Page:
This evaluation of the reproducibility of serum sex steroid measurements has two components. The first is the evaluation of reproducibility of laboratory measurements of steroid sex hormones in men. This is an ancillary study to serve as a quality control (QC) measure for the ongoing DCEG Prostate Tissue Study (ORSH#: OH99-C-N025; principal investigator: Dr. Ann Hsing) so that high-quality assays can be chosen to quantify steroids in tissue. Pending satisfactory performance in serum, we will then evaluate the reproducibility of tissue hormone measurements by Gas Chromatography-Mass Spectrometry (GC-MS) or by Liquid Chromatography - Mass Spectrometry-(GC-MS) or by Liquid Chromatography- Mass Spectrometry- Mass Spectrometry (LC-MS-MS) before incorporating them into the Prostate Tissue Study. The second component of this study involves evaluation of the reproducibility of sex steroid hormone measurements in pre- and postmenopausal women. This component, although not part of the Prostate Tissue Study, is included in this summary because the laboratory, assay methods, and blood collection procedures used in the female component are identical to those in the male component and these two components will run in parallel.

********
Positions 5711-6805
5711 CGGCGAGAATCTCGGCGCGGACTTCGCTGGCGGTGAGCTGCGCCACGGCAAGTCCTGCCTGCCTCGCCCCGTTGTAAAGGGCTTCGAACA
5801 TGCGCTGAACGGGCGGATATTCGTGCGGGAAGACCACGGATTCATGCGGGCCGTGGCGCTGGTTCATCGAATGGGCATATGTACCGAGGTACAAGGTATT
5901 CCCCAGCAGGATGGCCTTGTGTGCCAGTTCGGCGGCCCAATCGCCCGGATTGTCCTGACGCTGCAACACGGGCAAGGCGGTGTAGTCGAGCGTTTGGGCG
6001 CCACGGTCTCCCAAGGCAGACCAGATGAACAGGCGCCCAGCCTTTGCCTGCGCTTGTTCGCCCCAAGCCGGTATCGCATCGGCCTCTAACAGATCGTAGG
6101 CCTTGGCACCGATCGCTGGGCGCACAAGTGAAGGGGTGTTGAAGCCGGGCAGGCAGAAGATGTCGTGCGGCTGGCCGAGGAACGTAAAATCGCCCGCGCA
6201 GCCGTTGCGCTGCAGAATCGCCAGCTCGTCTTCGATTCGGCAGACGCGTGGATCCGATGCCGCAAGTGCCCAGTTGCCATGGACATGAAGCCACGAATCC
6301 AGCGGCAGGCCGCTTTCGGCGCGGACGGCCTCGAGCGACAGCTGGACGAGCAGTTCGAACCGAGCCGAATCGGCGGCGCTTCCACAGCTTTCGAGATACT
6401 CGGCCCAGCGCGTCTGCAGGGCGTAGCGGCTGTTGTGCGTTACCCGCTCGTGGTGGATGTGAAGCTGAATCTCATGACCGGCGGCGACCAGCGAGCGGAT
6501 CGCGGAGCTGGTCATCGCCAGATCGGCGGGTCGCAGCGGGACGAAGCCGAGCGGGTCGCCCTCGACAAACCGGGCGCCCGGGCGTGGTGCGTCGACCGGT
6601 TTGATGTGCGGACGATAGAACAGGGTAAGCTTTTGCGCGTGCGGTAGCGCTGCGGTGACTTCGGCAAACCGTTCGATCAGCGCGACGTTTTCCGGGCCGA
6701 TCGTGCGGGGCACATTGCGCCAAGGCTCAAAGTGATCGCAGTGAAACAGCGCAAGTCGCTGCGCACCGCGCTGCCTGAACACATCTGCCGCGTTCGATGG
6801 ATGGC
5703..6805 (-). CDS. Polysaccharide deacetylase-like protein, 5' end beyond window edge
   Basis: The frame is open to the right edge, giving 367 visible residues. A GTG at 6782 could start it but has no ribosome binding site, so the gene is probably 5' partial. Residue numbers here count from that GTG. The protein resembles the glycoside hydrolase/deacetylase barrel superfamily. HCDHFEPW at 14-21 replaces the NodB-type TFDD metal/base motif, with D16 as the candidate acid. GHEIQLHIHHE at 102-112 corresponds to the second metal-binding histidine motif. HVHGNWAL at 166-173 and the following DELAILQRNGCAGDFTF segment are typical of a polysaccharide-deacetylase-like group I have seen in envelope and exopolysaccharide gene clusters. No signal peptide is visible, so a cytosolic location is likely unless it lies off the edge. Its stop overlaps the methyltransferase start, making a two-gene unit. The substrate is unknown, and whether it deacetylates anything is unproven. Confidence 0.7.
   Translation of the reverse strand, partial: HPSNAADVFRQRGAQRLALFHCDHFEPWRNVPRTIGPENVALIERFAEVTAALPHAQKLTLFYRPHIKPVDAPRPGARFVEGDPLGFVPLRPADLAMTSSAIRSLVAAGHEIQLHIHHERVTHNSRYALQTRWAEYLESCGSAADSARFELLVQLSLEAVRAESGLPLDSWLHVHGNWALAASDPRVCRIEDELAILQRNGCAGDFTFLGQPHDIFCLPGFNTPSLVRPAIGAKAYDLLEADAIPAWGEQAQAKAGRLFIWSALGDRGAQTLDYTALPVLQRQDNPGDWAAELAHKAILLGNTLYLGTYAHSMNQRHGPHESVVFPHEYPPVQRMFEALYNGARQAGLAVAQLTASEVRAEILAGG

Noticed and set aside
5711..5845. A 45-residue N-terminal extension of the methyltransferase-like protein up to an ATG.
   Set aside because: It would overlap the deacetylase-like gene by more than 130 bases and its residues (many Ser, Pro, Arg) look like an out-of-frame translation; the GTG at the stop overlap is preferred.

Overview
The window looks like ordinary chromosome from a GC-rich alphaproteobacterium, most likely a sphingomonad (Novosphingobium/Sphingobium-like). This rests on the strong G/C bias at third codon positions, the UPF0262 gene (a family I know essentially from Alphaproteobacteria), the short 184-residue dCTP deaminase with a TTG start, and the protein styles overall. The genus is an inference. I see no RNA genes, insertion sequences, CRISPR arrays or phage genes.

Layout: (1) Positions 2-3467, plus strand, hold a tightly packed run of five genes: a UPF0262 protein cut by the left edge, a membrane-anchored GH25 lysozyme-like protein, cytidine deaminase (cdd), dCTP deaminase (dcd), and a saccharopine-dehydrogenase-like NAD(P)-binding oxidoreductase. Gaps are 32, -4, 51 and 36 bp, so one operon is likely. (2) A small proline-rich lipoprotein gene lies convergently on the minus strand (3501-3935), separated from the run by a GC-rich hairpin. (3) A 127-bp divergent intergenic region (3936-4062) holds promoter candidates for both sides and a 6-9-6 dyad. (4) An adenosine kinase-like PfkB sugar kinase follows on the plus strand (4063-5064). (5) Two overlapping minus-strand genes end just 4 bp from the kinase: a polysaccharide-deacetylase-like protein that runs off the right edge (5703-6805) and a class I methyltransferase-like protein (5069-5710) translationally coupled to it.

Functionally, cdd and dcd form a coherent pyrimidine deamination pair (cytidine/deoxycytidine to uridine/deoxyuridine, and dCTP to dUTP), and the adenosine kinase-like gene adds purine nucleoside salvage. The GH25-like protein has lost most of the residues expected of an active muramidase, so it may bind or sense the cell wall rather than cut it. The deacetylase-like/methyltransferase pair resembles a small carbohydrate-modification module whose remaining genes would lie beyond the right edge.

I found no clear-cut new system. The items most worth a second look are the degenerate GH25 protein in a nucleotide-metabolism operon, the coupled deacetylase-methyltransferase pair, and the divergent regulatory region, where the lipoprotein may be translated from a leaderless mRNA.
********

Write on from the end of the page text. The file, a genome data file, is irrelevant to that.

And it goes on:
The present study will evaluate the reproducibility of serum sex steroid assays using two different assay methods in different laboratories. Specifically, the study will investigate assay reproducibility at Dr. Fernand Labrie's laboratory using GC-MS and LC-MSMS and at Dr. Frank Stanczyk's laboratory using radioimmunoassay (RIA). We propose to collect overnight fasting blood from 60 healthy subjects (20 men aged 50-65, 20 premonopausal women, and 20 postmenopausal women). Once collected, the blood will be separated and aliquotted into multiple vials. Serum from each subject will be sent to Dr. Labrie, who will perform CG-MS or LC-MSMS assays, and to Dr. Stanczyk, who will perform RIA, at four different time intervals. Subject recruitment and blood collection will be performed by Westat. BBI Biotech will ship and store the specimens after they have been collected.